A recent court battle over burying power lines in San Diego neighborhoods unearthed a potentially large shortcoming in the city’s signature climate policy: The city isn’t tracking, and therefore attempting to reduce, tons of planet-warming gases created by infrastructure projects.
San Diego approved a batch of undergrounding projects across a handful of neighborhoods in early 2019, work that involved digging miles of 5-foot-deep and almost 3-foot-wide trenches and potential street tree removal along the public right of way, according to court records.
Kensington resident Margaret McCann in January 2020 sued the city to stop the undergrounding. She argued the city didn’t consider greenhouse gas emissions when it weighed the project’s environmental impact.
“That makes no sense,” said Todd Cardiff, an attorney representing McCann. “If you’re trenching and using excavating machinery five days a week (for undergrounding), eight hours a day you’re clearly creating significant motor emissions.”
Fourth District Court of Appeals Judge Judith Haller essentially agreed, joined by judges Judith McConnell and William Dato. The city, she ruled, exempts certain kinds of work from triggering a greenhouse gas emissions analysis under its Climate Action Plan, a policy document that’s supposed to guide San Diego toward cutting 50 percent of its greenhouse gas emissions by 2035. The city still has about 1,000 miles of overhead lines to bury with a goal of undergrounding 15 miles per year.
“Until such an analysis is completed, it is impossible for the city to know the environmental impact of its infrastructure projects,” the judge wrote in an Oct. 8 opinion.
The city assesses the environmental impacts of most development projects, like constructing an office or an apartment building, through a Climate Action Plan Consistency Checklist. The checklist asks whether the project could affect issues like air quality, tribal cultural resources, aesthetics and, of course, greenhouse gas emissions.
But a caveat exists for some projects like undergrounding, roads and pipelines, as Haller discovered in examining the checklists for the projects in question. A footnote within that checklist says projects that don’t require a “certificate of occupancy” don’t have to complete a greenhouse gas emissions analysis.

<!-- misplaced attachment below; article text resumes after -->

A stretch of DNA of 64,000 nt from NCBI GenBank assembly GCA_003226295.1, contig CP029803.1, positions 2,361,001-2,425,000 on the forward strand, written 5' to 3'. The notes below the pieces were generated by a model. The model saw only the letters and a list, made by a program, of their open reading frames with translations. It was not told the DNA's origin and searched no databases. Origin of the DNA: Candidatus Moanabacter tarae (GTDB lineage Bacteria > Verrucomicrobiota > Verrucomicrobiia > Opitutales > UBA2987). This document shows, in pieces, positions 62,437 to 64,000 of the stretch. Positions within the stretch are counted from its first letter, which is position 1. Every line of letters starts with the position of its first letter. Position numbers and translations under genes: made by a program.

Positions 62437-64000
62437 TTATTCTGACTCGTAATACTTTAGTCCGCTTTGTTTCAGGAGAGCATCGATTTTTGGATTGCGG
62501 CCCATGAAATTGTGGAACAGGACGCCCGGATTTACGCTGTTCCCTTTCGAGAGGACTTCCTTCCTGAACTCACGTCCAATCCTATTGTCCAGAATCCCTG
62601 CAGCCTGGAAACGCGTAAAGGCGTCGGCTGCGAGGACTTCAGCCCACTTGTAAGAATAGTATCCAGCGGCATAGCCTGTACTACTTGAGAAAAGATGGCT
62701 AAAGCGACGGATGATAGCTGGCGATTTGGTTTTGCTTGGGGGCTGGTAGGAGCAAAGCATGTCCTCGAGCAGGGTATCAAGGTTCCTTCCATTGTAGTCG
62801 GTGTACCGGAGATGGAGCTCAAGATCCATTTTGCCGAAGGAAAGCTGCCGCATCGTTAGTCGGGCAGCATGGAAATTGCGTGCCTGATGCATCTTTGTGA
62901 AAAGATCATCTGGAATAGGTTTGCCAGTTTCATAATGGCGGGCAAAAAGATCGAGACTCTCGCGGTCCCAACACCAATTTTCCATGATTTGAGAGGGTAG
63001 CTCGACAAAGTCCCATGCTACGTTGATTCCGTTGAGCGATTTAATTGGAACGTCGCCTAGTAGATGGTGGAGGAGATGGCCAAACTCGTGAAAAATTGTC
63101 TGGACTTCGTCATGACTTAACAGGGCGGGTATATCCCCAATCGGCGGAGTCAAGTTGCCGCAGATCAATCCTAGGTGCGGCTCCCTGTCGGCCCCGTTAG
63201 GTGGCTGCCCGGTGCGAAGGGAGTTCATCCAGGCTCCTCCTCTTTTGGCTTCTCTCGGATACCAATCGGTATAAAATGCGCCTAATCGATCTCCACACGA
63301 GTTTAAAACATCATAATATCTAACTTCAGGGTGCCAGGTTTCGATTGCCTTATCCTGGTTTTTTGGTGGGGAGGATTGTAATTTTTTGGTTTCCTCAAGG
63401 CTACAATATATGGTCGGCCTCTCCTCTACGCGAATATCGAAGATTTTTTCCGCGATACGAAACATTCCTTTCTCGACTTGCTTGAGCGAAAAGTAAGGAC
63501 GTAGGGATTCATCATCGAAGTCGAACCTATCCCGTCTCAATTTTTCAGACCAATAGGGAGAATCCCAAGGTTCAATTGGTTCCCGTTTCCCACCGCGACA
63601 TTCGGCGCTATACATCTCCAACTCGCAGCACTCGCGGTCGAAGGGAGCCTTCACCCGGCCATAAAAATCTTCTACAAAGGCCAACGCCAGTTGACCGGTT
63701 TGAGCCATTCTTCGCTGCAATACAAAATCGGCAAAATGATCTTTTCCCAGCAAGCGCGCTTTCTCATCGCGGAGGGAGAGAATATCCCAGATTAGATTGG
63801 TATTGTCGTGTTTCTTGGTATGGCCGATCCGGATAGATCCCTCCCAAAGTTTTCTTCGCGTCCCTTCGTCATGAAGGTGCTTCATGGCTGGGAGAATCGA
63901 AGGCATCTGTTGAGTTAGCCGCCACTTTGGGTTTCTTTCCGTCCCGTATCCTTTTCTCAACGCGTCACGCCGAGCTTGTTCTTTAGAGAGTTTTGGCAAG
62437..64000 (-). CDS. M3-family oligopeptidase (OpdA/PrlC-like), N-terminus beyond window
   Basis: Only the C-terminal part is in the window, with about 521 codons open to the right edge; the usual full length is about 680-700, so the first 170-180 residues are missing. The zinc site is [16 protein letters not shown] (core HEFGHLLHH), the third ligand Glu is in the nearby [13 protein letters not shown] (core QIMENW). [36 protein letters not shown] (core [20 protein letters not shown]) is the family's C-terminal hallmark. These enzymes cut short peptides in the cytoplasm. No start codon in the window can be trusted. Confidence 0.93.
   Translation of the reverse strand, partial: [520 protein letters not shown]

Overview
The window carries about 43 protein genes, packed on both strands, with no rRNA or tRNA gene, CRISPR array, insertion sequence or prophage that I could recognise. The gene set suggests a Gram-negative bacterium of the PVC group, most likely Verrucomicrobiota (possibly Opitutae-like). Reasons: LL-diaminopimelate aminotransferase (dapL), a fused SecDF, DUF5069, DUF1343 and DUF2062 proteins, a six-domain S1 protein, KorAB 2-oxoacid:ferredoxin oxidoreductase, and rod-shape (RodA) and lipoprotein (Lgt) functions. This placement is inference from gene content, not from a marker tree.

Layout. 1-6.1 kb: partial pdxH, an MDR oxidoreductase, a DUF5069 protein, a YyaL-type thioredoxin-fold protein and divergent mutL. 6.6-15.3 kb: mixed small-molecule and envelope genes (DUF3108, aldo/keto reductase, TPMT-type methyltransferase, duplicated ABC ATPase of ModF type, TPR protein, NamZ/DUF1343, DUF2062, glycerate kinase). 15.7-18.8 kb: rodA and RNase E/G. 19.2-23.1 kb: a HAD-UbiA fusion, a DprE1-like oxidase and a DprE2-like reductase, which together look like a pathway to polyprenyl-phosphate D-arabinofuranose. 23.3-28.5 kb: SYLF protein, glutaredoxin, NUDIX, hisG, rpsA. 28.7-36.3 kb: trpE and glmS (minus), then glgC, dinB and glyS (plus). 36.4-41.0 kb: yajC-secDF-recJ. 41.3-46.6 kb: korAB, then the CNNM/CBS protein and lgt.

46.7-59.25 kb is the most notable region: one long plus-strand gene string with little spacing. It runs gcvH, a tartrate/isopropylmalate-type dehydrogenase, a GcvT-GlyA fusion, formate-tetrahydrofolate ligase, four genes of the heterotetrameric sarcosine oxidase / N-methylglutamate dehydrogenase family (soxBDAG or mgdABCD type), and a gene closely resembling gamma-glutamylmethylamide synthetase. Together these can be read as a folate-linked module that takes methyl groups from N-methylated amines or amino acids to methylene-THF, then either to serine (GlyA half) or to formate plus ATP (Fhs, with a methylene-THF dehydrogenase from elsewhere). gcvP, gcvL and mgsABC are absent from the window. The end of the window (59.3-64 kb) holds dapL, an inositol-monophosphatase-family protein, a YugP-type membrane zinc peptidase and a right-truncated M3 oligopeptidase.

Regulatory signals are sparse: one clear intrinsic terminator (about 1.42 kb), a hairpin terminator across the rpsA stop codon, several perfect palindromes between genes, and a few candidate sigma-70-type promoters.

Certificates of occupancy are required for most buildings humans use, but that doesn’t include undergrounding work. Because the city doesn’t have to analyze its emissions under that rule, it concludes that there’s no significant emissions impact.
Haller took issue with that logic.
“The city’s distinction between projects that require a certificate of occupancy and projects that do not require a certificate of occupancy appears to have no rational basis,” the judge wrote. “The city may not conclude the projects are consistent with the Climate Action Plan simply by directing staff to skip the consistency analysis.”
In other words, if the city isn’t assessing the greenhouse gas impacts of its infrastructure projects, it can’t claim those projects are following the Climate Action Plan. And, the city likely isn’t working to mitigate those emissions.
McCann, who has long advocated for the city to preserve trees in her neighborhood, said she initially sued the city over this because she was upset about unsightly transformer boxes popping up near her property and the city removing trees without her knowledge.
“My concern initially was the trees. But that’s ridiculous,” McCann said, referring to what the case uncovered about the lack of emissions analysis.
The judge asked the city to go back and analyze whether the undergrounding projects are indeed consistent with the Climate Action Plan. But the city could argue that it doesn’t have to because these projects aren’t part of San Diego’s plan to cut greenhouse gas emissions anyway.
Tara Lewis, a spokeswoman for the city’s Sustainability Department which is responsible for the current Climate Action Plan passed in 2015, confirmed McCann’s case does have implications for how the city uses its checklist on public infrastructure projects.
“We are working on addressing this in the (Climate Action Plan) update and we are improving processes for those public infrastructure projects,” Lewis wrote.
A draft of the city’s Climate Action Plan update is due sometime this fall.
Correction: A previous version of this story identified Superior Court Judge Timothy Taylor as the judge who issued the ruling. The ruling came from Fourth District Court of Appeals Judge Judith Haller, joined by judges Judith McConnell and William Dato.